The above video is the earliest live footage I could find of the band, on public access television in 1996. They would have been together for about two years at that point, and just barely entering their 20s. It includes a clip of an early show, back when Jim Adkins stood stage right and was still finding his stage presence. He’s got that awkward teenage emo band posture—head wobbling way low off his shoulders on his rubberband neck. (Side note: I absolutely love the attitude of the woman interviewing them, calling them out for sucking at bowling. More of this in music journalism please.)
In this video, shot a year later at Michigan’s Mind Over Matter Fest, you can see how much enthusiasm and confidence Jim has added to his stage persona. A rockstar in the making:
Blink-182 - Good Times Tour, 1996
Here’s a funny thing that happens when you write a book: It has to go through a legal read. What that entails is a lawyer reading the whole thing and flagging sentences that might get you sued. Then you have a call with said lawyer and they tell you all the things you should change. For me, it’s usually stuff like, “OK, here on page 141, you say that this guy sold her cocaine. That’s actually a felony. How about just say, ahhh I don’t know, she got the cocaine somehow.” And then you fix it and no one sues you for implicating them in a crime. Hooray.
In SELLOUT, I described blink-182’s first Australian tour with Pennywise as being full of “drunken, naked debauchery.” This phrase got flagged by the lawyer. I said hey why’d you flag this? And the lawyer said well can you prove it? And I said prove what? And he said that they were naked. Apparently, since public nudity could potentially be a crime, I had to prove that blink-182 was, in fact, naked. So I did what so many other bestselling authors have assuredly done—I started googling “blink-182 naked.” I sent the lawyer email after email with semi-nude blink photos attached. “Is this naked enough for you???” I’d ask. “How about this? Is this what you wanted to see?? You like this???” Finally, I sent him this video I’d found of the tour. They’re not technically naked in it, but it is essentially nine minutes of shirtless, sweaty men wilding out in hotel rooms. I think it helped the lawyer finally “get” blink’s whole “thing.” He wrote back the next day and said: “The line can stay.” A victory for hanging dong.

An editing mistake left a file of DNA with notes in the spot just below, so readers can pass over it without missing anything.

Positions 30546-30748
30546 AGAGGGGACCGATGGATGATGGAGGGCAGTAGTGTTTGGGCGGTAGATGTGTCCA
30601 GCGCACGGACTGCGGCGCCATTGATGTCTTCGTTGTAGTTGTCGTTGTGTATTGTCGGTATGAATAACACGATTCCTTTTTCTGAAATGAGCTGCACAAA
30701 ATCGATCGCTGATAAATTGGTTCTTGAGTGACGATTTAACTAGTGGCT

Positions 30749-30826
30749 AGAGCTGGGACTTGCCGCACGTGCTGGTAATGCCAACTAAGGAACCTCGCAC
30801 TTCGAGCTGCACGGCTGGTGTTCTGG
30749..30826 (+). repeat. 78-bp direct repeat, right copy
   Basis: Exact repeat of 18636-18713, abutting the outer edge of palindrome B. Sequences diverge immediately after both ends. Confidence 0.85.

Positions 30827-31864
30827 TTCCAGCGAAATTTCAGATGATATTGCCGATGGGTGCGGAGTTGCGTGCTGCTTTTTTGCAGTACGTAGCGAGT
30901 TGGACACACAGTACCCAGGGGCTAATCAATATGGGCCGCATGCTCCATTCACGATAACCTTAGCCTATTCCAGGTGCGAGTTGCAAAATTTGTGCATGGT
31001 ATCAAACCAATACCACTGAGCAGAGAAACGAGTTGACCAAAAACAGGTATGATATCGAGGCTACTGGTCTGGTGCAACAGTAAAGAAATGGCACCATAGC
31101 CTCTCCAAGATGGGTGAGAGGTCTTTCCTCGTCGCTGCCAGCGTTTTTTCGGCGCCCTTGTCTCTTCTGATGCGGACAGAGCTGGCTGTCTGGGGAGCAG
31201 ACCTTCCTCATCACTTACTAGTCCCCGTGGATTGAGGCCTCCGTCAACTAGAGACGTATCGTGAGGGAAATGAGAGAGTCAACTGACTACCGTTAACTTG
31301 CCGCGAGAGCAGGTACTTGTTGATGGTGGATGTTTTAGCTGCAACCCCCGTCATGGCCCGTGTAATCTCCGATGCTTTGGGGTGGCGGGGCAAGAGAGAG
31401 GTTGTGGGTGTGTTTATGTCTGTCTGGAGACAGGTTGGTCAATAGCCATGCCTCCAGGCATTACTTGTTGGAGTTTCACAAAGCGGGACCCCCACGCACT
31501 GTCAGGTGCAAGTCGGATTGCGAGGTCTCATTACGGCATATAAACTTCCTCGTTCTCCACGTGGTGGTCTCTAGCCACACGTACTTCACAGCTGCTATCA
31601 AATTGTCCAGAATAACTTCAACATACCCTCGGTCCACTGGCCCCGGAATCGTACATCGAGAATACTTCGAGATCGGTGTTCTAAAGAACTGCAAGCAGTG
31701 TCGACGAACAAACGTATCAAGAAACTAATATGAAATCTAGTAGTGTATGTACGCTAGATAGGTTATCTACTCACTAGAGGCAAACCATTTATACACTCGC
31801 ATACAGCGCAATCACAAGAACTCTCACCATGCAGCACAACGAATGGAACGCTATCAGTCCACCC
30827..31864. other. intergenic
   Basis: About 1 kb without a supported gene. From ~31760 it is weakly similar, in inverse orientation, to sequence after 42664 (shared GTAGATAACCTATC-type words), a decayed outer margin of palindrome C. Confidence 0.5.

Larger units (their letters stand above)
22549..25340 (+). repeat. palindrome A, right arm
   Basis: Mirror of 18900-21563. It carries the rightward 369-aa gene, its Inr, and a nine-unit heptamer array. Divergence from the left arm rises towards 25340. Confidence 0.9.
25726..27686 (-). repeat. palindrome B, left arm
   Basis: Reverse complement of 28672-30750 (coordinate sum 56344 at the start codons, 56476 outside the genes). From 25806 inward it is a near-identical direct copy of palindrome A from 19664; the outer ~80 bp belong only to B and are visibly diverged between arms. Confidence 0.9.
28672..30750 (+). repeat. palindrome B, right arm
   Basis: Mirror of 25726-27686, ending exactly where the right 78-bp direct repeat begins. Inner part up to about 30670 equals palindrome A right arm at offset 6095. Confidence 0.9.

And while I’m pointing out side characters whose attitudes I love, the Australian woman at 3:33 who tells a room of rowdy man-boys to move back and stop squishing people is also my hero.
At the Drive-In - Big Day Out, 2001
Any live footage of At the Drive-In could safely make the highlight reel. I am particularly fond of this performance in a classroom in 1998. I watch what Cedric is doing at the 3:20 mark and my knees weep. Here’s another great performance that same year, in Arizona, in which Cedric spends most of the set on the floor.
But if we’re going to talk about all-time classic ATDI performances, we’ve got to look at their fabled Big Day Out gig, which is a turning point in their SELLOUT chapter. Yes, this performance effectively made the band realize their style of chaotic post-hardcore could not fit into the mainstream mold and ultimately kicked off their rapid unraveling, and yes, they abandoned the set after only a few songs. But my god, they crammed into ten minutes what most bands wish they could do over an entire career. I spent many words of SELLOUT trying to explain precisely what made At the Drive-In such a unique powerhouse, but the first 30 seconds of this performance accomplishes more than I ever could on the page.
Every single second of that first song is explosive. Cedric is just superhuman here. The stage could’ve been the size of a football field and he still would’ve left sneaker prints over the entire area. I especially love the moment at 3:50 when he jumps off the drum riser and is doing a little jig before even touching the ground. Then he tap dances past the side-stage onlookers (who are noted in the book as likely including members of other acts like Coldplay, Queens of the Stone Age, and PJ Harvey) and looks as if he’s blowing them a kiss or something. I didn’t find him to be particularly arrogant about his ungodly abilities—enough people sung the band’s praises in the book for him—but this brief moment feels to me like Cedric reminding everyone that they were setting the bar that year, and no one else need even bother trying.
The Donnas (as the Electrocutes), 1995
As detailed in SELLOUT, the Donnas started out as a bit of a gimmicky alter-ego for four teenagers’ “real” band, the Electrocutes. The Electrocutes recorded an album in 1996, Steal Your Lunch Money, but had a hard time finding the money and interest needed to release it, and it didn’t see the light of day until two years later. Fortunately, someone has uploaded this early footage of the Electrocutes from 1995. This, to me, is what a high school band should sound like. Way too fast, a little too sloppy, still figuring out how to work their bodies, let alone their instruments. And if we want to go back even farther than the Electrocutes, the Donnas were originally called Ragady Anne, and recorded this very rough but very tough EP.